Air swirls in to fill the low pressure in the storm, sucking air in and upwards, reinforcing the low pressure.

The storm rotates due to the spin of the earth and energy from the warm ocean increases wind speeds as it builds.

When winds reach 119km/h (74mph), it is known as a hurricane – in the Atlantic and Eastern Pacific – or a typhoon in the Western Pacific.

“Everybody has a plan until they get punched in the face. Well, we’re about to get punched in the face.”
Florida Mayor Bob Buckhorn, ahead of Hurricane Irma (2017)

The central eye of calmer weather is surrounded by a wall of rainstorms.
This eyewall has the fastest winds below it and violent currents of air rising through it.

A mound of water piles up below the eye which is unleashed as the storm reaches land.
These storm surges can cause more damage from flooding than the winds.

“Urgent warning about the rapid rise of water on the SW FL coast with the passage of #Irma’s eye. MOVE AWAY FROM THE WATER!”
Tweet from the National Hurricane Center

The size of hurricanes is mainly measured by the Saffir-Simpson scale – other scales are used in Asia Pacific and Australia.

Winds 119-153km/h
Some minor flooding, little structural damage.
Storm surge +1.2m-1.5m

Winds 154-177km/h
Roofs and trees could be damaged.
Storm surge +1.8m-2.4m

Winds 178-208km/h
Houses suffer damage, severe flooding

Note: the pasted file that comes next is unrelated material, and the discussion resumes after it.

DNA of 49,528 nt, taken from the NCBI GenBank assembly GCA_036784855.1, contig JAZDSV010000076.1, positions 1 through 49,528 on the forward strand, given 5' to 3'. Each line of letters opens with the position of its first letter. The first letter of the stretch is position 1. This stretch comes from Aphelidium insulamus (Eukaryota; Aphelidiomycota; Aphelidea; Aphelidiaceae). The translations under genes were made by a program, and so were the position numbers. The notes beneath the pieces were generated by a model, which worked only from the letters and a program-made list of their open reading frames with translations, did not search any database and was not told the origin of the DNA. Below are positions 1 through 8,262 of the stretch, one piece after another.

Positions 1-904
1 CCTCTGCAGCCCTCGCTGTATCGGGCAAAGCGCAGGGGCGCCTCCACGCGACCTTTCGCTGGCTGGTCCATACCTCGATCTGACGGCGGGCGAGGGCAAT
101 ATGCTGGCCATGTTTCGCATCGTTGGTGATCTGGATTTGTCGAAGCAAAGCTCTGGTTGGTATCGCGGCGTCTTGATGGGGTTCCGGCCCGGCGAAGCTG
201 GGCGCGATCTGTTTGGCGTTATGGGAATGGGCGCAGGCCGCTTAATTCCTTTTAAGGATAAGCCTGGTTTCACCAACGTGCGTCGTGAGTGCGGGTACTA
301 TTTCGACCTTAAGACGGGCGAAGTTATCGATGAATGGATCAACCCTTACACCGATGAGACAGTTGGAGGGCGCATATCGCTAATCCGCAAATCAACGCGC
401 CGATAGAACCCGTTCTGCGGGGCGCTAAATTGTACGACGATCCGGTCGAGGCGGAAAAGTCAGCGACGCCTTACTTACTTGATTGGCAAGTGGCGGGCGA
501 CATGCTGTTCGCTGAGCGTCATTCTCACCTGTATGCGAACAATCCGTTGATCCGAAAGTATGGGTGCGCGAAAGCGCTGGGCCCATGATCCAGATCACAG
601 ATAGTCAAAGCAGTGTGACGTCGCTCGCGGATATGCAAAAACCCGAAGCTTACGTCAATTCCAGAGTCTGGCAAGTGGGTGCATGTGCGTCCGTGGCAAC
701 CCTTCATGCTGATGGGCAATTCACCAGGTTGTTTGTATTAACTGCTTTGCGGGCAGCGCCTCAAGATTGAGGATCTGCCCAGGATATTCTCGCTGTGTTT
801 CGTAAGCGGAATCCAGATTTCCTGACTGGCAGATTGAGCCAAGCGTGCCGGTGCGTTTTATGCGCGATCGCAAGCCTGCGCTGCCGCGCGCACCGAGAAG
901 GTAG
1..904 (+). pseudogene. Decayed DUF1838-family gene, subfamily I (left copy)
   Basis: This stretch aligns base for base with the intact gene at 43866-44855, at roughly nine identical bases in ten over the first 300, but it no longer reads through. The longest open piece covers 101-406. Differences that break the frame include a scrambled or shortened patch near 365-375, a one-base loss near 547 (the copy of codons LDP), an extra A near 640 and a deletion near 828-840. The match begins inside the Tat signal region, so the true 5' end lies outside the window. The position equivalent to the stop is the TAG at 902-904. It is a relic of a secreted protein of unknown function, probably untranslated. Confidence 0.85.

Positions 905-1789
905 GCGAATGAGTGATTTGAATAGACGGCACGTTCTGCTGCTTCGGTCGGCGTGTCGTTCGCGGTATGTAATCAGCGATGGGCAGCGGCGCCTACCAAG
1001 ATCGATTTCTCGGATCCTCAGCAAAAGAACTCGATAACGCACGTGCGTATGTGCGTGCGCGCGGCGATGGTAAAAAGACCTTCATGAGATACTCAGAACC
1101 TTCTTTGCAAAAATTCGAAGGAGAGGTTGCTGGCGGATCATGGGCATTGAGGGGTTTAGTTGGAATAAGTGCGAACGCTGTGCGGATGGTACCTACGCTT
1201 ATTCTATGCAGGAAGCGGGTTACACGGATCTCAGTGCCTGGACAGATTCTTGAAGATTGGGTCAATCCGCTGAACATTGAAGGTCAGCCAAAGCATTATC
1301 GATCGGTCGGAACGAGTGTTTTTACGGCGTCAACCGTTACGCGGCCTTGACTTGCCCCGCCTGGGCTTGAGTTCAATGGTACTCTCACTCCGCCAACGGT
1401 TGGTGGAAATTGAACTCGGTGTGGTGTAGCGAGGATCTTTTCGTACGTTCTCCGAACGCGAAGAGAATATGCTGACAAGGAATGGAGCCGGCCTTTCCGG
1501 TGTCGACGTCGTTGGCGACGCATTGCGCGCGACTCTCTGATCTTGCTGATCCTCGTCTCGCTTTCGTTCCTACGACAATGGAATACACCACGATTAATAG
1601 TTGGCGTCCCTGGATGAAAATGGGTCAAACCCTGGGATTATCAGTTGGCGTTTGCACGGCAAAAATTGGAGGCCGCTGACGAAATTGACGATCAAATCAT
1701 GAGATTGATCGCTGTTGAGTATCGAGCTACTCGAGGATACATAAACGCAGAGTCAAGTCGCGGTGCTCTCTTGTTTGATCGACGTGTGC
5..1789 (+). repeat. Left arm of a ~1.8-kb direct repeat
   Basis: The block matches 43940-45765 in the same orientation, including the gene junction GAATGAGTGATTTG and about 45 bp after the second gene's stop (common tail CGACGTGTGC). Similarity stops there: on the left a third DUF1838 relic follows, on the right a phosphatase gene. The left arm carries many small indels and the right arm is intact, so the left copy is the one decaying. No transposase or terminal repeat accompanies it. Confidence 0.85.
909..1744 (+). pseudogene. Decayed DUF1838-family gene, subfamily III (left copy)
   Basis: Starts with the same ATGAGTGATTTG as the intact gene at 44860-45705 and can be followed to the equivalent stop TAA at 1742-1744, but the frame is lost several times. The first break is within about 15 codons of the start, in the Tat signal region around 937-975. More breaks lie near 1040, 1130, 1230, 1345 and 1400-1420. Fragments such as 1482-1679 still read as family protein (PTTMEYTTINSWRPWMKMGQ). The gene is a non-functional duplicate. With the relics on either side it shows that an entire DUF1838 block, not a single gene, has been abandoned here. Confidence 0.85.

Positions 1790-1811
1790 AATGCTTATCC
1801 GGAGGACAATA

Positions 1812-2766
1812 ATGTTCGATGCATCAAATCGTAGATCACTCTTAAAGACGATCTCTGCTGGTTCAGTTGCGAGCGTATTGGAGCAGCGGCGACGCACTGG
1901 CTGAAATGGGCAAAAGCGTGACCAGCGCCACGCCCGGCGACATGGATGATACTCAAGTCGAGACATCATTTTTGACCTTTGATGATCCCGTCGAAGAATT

Storm surge +2.7m-3.7m

Hurricane Sandy (2012) caused $71bn damage in the Caribbean and New York

Winds 209-251km/h
Some roofs destroyed and major structural damage to houses.
Storm surge +4m-5.5m

Hurricane Ike (2008) hit Caribbean islands and Louisiana and was blamed for at least 195 deaths

Winds 252km/h+
Serious damage to buildings, severe flooding further inland.
Storm surge +5.5m

Hurricane Irma (2017) caused devastation in Caribbean islands, leaving thousands homeless

“For everyone thinking they can ride this storm out, I have news for you: that will be one of the biggest mistakes you can make in your life.”
Mayor of New Orleans Ray Nagin ahead of Hurricane Gustav, 2008

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What is President Trump doing?

President Trump warned Dorian “could be an absolute monster”. He cancelled a planned trip to Poland because of the storm, sending Vice-President Mike Pence instead.

Mr Trump’s critics have argued that he is only taking the hurricane seriously now because it is threatening white people on the US mainland.

A Democratic congressman, Don Beyer of Virginia, told CNN the Republican president was taking notice because “Florida is not an island full of people of colour”.

In a tweet this week, Mr Trump seemed to express frustration that Puerto Rico was facing “yet another big storm”, as he cited the budgetary costs of disaster relief. Dorian ended up just grazing the US territory.

In Canada, former Prime Minister Kim Campbell stirred controversy by tweeting that she hoped for “a direct hit on Mar-a-Lago”, the president’s Palm Beach club house.

She later apologised.

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Dorian strengthens to ‘major’ category 3 hurricane